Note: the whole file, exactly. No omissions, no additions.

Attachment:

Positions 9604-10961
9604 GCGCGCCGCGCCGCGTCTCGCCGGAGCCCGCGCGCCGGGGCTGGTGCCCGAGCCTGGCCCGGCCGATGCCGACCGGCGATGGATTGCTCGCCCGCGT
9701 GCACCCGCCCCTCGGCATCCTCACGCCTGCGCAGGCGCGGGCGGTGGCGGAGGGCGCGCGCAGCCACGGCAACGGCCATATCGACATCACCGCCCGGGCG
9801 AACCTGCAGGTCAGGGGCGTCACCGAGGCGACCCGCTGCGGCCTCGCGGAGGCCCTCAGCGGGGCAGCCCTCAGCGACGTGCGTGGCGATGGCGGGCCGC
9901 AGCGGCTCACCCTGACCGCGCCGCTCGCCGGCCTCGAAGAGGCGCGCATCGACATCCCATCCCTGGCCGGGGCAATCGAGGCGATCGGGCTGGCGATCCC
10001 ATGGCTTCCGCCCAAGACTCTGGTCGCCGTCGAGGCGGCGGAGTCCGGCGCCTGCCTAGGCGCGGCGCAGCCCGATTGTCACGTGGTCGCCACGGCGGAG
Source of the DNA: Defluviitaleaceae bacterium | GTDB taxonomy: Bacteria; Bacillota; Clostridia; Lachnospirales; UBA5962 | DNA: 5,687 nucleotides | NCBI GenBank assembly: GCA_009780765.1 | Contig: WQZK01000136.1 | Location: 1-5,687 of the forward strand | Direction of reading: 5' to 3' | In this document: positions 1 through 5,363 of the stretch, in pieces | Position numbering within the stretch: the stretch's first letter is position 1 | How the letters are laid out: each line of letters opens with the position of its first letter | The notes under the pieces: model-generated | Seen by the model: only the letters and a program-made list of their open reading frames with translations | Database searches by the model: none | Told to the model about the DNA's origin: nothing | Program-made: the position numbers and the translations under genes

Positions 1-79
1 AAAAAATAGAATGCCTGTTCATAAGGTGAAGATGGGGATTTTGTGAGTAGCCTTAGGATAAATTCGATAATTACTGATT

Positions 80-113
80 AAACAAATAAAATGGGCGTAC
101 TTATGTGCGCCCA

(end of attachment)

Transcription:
Positions 9604-10961
9604 GCGCGCCGCGCCGCGTCTCGCCGGAGCCCGCGCGCCGGGGCTGGTGCCCGAGCCTGGCCCGGCCGATGCCGACCGGCGATGGATTGCTCGCCCGCGT
9701 GCACCCGCCCCTCGGCATCCTCACGCCTGCGCAGGCGCGGGCGGTGGCGGAGGGCGCGCGCAGCCACGGCAACGGCCATATCGACATCACCGCCCGGGCG
9801 AACCTGCAGGTCAGGGGCGTCACCGAGGCGACCCGCTGCGGCCTCGCGGAGGCCCTCAGCGGGGCAGCCCTCAGCGACGTGCGTGGCGATGGCGGGCCGC
9901 AGCGGCTCACCCTGACCGCGCCGCTCGCCGGCCTCGAAGAGGCGCGCATCGACATCCCATCCCTGGCCGGGGCAATCGAGGCGATCGGGCTGGCGATCCC
10001 ATGGCTTCCGCCCAAGACTCTGGTCGCCGTCGAGGCGGCGGAGTCCGGCGCCTGCCTAGGCGCGGCGCAGCCCGATTGTCACGTGGTCGCCACGGCGGAG
Source of the DNA: Defluviitaleaceae bacterium | GTDB taxonomy: Bacteria; Bacillota; Clostridia; Lachnospirales; UBA5962 | DNA: 5,687 nucleotides | NCBI GenBank assembly: GCA_009780765.1 | Contig: WQZK01000136.1 | Location: 1-5,687 of the forward strand | Direction of reading: 5' to 3' | In this document: positions 1 through 5,363 of the stretch, in pieces | Position numbering within the stretch: the stretch's first letter is position 1 | How the letters are laid out: each line of letters opens with the position of its first letter | The notes under the pieces: model-generated | Seen by the model: only the letters and a program-made list of their open reading frames with translations | Database searches by the model: none | Told to the model about the DNA's origin: nothing | Program-made: the position numbers and the translations under genes

Positions 1-79
1 AAAAAATAGAATGCCTGTTCATAAGGTGAAGATGGGGATTTTGTGAGTAGCCTTAGGATAAATTCGATAATTACTGATT

Positions 80-113
80 AAACAAATAAAATGGGCGTAC
101 TTATGTGCGCCCA